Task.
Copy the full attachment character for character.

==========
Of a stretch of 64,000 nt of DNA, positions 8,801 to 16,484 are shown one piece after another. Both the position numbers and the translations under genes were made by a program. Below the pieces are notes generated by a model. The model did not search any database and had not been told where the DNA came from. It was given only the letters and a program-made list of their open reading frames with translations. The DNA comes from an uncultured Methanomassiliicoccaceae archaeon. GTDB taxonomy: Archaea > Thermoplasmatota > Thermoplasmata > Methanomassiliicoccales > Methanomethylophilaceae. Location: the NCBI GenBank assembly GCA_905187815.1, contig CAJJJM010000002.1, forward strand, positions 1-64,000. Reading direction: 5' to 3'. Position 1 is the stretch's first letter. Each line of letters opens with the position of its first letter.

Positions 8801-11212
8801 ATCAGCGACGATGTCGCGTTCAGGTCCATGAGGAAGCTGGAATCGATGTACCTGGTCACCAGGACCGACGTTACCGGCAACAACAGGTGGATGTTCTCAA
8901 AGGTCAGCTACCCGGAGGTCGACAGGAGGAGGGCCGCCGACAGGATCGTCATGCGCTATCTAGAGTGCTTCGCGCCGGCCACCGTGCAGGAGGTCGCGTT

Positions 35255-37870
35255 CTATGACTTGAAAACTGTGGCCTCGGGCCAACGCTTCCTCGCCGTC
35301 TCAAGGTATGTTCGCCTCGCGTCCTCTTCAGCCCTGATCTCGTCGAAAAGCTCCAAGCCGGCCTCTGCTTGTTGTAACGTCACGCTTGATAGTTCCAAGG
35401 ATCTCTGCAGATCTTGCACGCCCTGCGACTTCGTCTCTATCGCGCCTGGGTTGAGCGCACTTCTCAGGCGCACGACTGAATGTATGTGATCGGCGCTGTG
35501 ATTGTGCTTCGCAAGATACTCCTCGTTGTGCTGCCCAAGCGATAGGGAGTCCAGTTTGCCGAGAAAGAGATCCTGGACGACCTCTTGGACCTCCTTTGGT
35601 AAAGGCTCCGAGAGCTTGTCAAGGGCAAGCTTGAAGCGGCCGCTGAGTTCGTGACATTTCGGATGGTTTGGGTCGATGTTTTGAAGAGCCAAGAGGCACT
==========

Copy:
Of a stretch of 64,000 nt of DNA, positions 8,801 to 16,484 are shown one piece after another. Both the position numbers and the translations under genes were made by a program. Below the pieces are notes generated by a model. The model did not search any database and had not been told where the DNA came from. It was given only the letters and a program-made list of their open reading frames with translations. The DNA comes from an uncultured Methanomassiliicoccaceae archaeon. GTDB taxonomy: Archaea > Thermoplasmatota > Thermoplasmata > Methanomassiliicoccales > Methanomethylophilaceae. Location: the NCBI GenBank assembly GCA_905187815.1, contig CAJJJM010000002.1, forward strand, positions 1-64,000. Reading direction: 5' to 3'. Position 1 is the stretch's first letter. Each line of letters opens with the position of its first letter.

Positions 8801-11212
8801 ATCAGCGACGATGTCGCGTTCAGGTCCATGAGGAAGCTGGAATCGATGTACCTGGTCACCAGGACCGACGTTACCGGCAACAACAGGTGGATGTTCTCAA
8901 AGGTCAGCTACCCGGAGGTCGACAGGAGGAGGGCCGCCGACAGGATCGTCATGCGCTATCTAGAGTGCTTCGCGCCGGCCACCGTGCAGGAGGTCGCGTT

Positions 35255-37870
35255 CTATGACTTGAAAACTGTGGCCTCGGGCCAACGCTTCCTCGCCGTC
35301 TCAAGGTATGTTCGCCTCGCGTCCTCTTCAGCCCTGATCTCGTCGAAAAGCTCCAAGCCGGCCTCTGCTTGTTGTAACGTCACGCTTGATAGTTCCAAGG
35401 ATCTCTGCAGATCTTGCACGCCCTGCGACTTCGTCTCTATCGCGCCTGGGTTGAGCGCACTTCTCAGGCGCACGACTGAATGTATGTGATCGGCGCTGTG
35501 ATTGTGCTTCGCAAGATACTCCTCGTTGTGCTGCCCAAGCGATAGGGAGTCCAGTTTGCCGAGAAAGAGATCCTGGACGACCTCTTGGACCTCCTTTGGT
35601 AAAGGCTCCGAGAGCTTGTCAAGGGCAAGCTTGAAGCGGCCGCTGAGTTCGTGACATTTCGGATGGTTTGGGTCGATGTTTTGAAGAGCCAAGAGGCACT